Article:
So this is my last week at Save the Harbor this summer; I leave for college this coming Wednesday. But I made the most of the last bit of my time on the Harbor. On Tuesday, all of the JPAs and some senior staff participated in the fishing derby. We weren't able to have a derby last year due to COVID, but I had heard exciting things about the 2019 fishing derby from Ms. Ryan and some of my coworkers from the O'Bryant. The OB derby team from 2019 was in the newspaper for catching the largest striped bass that year, so I was excited to have the chance to catch a striper of my own. I was on a pretty tiny fishing boat with Anna, Hannah, and two captains to help us. I actually ended up catching the second largest striper of the day at 32.5 inches long, only beaten out by team leader Jason's fish at 33 inches. Generally I'm a bigger fan of just being on boats than actually fishing, but being able to catch a fish that big was pretty funky. Every boat brought any striped bass between 28 and 35 inches long back to shore (apparently if we had caught any fish over 35 inches, they'd be carrying too many eggs for us to remove them from their habitats), so I got to go home that day with a super fresh fish fillet. My mom cooked it up for dinner that night and it was actually very good - probably the freshest catch I've ever tried.
|Me with my (incredibly slimy) striper out by Long Island|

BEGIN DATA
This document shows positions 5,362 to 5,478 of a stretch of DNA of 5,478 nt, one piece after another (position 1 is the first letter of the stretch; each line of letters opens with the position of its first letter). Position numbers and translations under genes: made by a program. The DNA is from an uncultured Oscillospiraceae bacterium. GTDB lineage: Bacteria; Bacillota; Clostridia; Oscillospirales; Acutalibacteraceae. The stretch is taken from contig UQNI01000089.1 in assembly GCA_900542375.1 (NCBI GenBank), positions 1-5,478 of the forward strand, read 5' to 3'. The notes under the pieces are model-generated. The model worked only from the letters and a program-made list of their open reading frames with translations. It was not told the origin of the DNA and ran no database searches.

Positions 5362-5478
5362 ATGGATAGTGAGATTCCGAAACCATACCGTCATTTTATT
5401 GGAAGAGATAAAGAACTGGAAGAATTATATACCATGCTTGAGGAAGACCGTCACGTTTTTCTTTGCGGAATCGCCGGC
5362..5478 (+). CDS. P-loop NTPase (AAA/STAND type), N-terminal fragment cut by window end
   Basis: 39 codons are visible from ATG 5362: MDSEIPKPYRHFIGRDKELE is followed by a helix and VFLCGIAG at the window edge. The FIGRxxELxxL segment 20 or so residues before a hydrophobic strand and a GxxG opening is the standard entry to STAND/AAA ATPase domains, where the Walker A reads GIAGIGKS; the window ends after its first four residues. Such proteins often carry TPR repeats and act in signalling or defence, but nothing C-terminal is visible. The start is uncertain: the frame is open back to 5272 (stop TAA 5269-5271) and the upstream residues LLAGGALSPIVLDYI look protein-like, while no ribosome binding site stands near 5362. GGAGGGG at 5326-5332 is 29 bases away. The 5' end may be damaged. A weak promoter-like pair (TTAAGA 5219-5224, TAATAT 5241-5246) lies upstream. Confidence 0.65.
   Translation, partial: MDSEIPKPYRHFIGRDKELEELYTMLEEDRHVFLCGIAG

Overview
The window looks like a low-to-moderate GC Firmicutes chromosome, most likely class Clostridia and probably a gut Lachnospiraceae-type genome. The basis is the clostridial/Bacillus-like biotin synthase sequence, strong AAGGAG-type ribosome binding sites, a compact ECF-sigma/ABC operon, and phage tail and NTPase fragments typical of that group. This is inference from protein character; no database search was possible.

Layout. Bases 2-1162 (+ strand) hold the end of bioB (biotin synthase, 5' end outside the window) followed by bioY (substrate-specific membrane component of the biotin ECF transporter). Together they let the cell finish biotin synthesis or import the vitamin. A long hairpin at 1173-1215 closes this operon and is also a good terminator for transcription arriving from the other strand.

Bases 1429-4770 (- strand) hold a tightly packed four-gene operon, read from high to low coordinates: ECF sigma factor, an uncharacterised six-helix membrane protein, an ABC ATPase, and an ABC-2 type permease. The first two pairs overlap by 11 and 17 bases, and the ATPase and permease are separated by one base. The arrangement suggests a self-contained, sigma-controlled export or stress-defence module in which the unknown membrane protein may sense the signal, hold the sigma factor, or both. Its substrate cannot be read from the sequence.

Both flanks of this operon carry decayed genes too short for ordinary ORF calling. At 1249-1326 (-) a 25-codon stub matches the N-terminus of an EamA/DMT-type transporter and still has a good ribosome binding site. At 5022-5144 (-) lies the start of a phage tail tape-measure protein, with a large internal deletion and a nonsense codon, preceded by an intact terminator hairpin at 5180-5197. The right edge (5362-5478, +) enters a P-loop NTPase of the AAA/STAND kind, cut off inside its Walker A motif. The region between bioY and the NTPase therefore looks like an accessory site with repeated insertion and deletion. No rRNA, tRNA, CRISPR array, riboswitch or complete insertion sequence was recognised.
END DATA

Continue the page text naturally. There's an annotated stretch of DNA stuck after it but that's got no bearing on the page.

While the day of the fishing derby was pretty cool and cloudy, the rest of the week was incredibly hot and humid. Unfortunately, we couldn't cool off in the water because Team Jason went to the Charles River Esplanade this week. There are plenty of fun activities on the Esplanade - sailing, kayaking, biking, going to parks - but swimming is not one of them. The Charles is actually a pretty clean river now, contrary to popular belief. Its former reputation as dirty water isn't true anymore. However, it's still unsafe for swimming due to the algae blooms that occur during the summer, which make it so that swimming in the river is toxic. We didn't spend much time on the river on Wednesday because we had to make it to a youth cruise leaving from Long Wharf, where we got to meet other teenagers working at Harbor-focused organizations. But on Thursday, we visited the Cambridge side of the Esplanade where there's a man-made floating wetland in the river. The wetland, which is rather small, is an experimental method for reducing the algae blooms and hopefully eventually making the Charles safe to swim in.
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